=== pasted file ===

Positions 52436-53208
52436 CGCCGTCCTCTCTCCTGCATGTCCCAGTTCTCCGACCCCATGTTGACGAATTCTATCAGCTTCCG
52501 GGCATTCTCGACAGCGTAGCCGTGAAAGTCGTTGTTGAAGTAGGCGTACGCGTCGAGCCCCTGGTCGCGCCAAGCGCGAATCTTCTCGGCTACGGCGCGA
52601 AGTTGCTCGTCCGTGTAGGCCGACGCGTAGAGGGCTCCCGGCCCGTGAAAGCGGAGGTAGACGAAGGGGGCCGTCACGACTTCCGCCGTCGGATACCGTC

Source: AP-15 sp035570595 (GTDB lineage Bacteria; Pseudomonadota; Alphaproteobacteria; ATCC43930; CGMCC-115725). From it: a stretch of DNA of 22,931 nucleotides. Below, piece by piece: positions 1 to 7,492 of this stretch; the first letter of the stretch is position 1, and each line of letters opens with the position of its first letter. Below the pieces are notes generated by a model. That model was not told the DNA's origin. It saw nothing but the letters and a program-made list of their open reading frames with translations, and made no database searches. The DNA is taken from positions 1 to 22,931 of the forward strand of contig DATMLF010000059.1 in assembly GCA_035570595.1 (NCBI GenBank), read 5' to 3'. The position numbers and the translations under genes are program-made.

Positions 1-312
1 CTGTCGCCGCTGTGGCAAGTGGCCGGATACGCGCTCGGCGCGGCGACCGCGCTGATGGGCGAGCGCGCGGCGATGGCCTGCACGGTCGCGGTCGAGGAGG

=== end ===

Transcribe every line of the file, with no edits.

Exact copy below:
Positions 52436-53208
52436 CGCCGTCCTCTCTCCTGCATGTCCCAGTTCTCCGACCCCATGTTGACGAATTCTATCAGCTTCCG
52501 GGCATTCTCGACAGCGTAGCCGTGAAAGTCGTTGTTGAAGTAGGCGTACGCGTCGAGCCCCTGGTCGCGCCAAGCGCGAATCTTCTCGGCTACGGCGCGA
52601 AGTTGCTCGTCCGTGTAGGCCGACGCGTAGAGGGCTCCCGGCCCGTGAAAGCGGAGGTAGACGAAGGGGGCCGTCACGACTTCCGCCGTCGGATACCGTC

Source: AP-15 sp035570595 (GTDB lineage Bacteria; Pseudomonadota; Alphaproteobacteria; ATCC43930; CGMCC-115725). From it: a stretch of DNA of 22,931 nucleotides. Below, piece by piece: positions 1 to 7,492 of this stretch; the first letter of the stretch is position 1, and each line of letters opens with the position of its first letter. Below the pieces are notes generated by a model. That model was not told the DNA's origin. It saw nothing but the letters and a program-made list of their open reading frames with translations, and made no database searches. The DNA is taken from positions 1 to 22,931 of the forward strand of contig DATMLF010000059.1 in assembly GCA_035570595.1 (NCBI GenBank), read 5' to 3'. The position numbers and the translations under genes are program-made.

Positions 1-312
1 CTGTCGCCGCTGTGGCAAGTGGCCGGATACGCGCTCGGCGCGGCGACCGCGCTGATGGGCGAGCGCGCGGCGATGGCCTGCACGGTCGCGGTCGAGGAGG